The reason for this is the removable lumbar and head support. Unlike other designs from Anda Seat, the T-Pro 2's head lacks fitting holes, instead of using an elasticated strap with a clip fitting. While there's enough play in the elastic, the cushion cannot move down enough to support my neck while I'm sitting flat on the chair. It's a different situation if I sit on the lumbar support pillow. At this point the lumbar cushion gives a lot of support to my lower spine through the ability to sink into the cushion, however doesn't provide any back support as per the standard use of a lumbar cushion (to be placed behind the back and leaned back into. Ultimately, I have a choice to have solid back support, but no neck support, or have lesser back support but solid head support. This isn't ideal. A fix for this would possibly be an optional, second lumbar cushion which can be fitted to the seat of the T-Pro 2 - users might end up feeling like they're sitting in an oyster shell, but it would make both included parts feel useable.
The cushion situation aside, this 'Super King Size' chair also comes loaded with a few extra features beyond comfort. For a start, it's almost fully reclinable. You can set the chair from a slight rock backwards into an almost fully laid back position, with the chair's aluminium structure reportedly being able to support up to 200kg of weight in any of the alignments. I've got to admit that it took a lot of getting used to, especially considering that it's on wheels and I have a wooden floor. However, since I've grown used to it I've found myself leaning back in the chair when my work shifts from desktop screens to smaller screens. With the various cushions and your own weight, pushing you down into the chair, this is actually a surprisingly comfortable way to sit, more so than the average sofa or chair.
In addition to that, there's the standard height adjuster, however even at the shortest setting - as you might expect from above, and from the 'Super King Size' title - my legs dangle away towards the floor, with my heels unable to touch it when I'm resting back against the chair. It feels a bit reminiscent of when you first changed from junior to senior school and spent about a year getting used to the larger chairs and benches, but it does pass after a while.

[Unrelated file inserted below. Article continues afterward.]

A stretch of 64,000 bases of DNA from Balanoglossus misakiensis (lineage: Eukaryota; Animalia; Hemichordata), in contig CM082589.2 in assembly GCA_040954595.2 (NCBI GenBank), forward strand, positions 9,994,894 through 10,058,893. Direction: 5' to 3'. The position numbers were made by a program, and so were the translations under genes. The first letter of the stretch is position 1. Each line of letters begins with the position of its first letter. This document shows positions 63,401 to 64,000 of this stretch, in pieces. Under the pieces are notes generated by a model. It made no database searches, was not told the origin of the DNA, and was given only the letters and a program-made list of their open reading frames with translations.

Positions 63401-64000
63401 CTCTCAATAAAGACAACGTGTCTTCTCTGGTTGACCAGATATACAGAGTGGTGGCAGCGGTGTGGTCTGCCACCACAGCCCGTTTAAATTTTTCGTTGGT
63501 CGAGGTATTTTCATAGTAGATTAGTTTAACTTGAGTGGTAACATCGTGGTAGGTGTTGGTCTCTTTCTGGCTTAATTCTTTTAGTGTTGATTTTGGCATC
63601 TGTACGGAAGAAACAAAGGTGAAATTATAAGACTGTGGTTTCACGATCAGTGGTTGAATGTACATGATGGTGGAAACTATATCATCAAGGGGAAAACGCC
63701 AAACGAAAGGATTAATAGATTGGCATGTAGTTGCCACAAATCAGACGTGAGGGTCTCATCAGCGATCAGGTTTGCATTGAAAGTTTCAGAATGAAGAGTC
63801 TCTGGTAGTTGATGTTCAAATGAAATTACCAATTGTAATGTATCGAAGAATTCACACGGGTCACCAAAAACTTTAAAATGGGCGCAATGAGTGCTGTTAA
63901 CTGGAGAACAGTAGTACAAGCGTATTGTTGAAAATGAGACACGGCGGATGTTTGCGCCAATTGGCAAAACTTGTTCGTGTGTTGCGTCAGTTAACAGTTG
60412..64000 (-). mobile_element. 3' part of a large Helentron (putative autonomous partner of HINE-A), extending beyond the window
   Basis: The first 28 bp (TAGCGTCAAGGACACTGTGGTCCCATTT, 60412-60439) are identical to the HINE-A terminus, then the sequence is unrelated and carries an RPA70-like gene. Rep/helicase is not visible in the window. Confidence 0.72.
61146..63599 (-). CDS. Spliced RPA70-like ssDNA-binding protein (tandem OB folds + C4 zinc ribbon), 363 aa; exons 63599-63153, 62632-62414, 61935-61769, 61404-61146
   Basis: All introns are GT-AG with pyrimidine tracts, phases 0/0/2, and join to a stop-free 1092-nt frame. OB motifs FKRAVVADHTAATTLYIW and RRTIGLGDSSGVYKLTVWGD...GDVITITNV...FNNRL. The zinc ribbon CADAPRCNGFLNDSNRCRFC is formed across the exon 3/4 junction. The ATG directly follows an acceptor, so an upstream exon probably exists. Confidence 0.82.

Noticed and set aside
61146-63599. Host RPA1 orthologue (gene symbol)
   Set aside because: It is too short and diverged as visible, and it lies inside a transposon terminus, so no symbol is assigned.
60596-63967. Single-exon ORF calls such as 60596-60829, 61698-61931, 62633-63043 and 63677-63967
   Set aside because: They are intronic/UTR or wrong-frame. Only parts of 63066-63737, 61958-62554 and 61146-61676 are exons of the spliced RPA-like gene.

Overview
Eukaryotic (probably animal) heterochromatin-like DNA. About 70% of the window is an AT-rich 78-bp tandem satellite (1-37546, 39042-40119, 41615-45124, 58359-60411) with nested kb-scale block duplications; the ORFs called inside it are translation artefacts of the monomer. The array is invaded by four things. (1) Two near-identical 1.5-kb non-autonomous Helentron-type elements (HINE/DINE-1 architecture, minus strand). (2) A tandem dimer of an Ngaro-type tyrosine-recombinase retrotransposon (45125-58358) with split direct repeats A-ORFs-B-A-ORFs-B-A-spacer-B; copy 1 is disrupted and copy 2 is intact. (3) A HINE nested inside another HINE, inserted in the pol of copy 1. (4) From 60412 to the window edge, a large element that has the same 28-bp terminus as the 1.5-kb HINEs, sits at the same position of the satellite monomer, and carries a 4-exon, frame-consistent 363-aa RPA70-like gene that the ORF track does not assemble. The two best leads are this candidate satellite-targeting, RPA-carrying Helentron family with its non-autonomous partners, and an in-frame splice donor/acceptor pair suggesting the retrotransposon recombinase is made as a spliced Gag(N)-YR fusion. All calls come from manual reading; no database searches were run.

Finally, there are the 4D arms. These can change elevation, pivot inward and outward, slide forward and backwards on their mount and also slide inward and outward. These arms can be a little distracting if you're prone to fidgeting, and I've certainly found myself idly sliding them around while thinking. A side effect of being so adjustable is that the arm plate itself, which can slide along two axes can feel quite loose at times. That's a shame because that and the pivot function (which does also contribute a bit to the wiggling, due to the mount casing) are critical to the posture correction that you get when you fully lean back against the back of the chair. It's a minor flaw, and I'm sure a lot of R&D has gone into it because rattling noises really stand out when it comes to chairs, especially ones that are a contender in the office/working-from-home marketplace like the Anda Seat T-Pro 2 chair is.
Now, here comes the conclusion. It's tricky because the above could be read like a long list of problems with a chair, or it could be read as what it is, a short list of minor niggles with a chair which - frankly - is the best chair that I've ever owned. I've never had a gaming chair before, so I can only compare it to the many office chairs that I've had. In that regard, it is leagues better than any chair I've ever owned, and the fact that Anda Seat has clearly targetted a new audience with it is very impressive. That audience targeting isn't just underlined by the lack of bright red streaks down the furnishings, but by the sensible selection of styles available, Grey & Black, Black and, the fantastic, Blue & Black.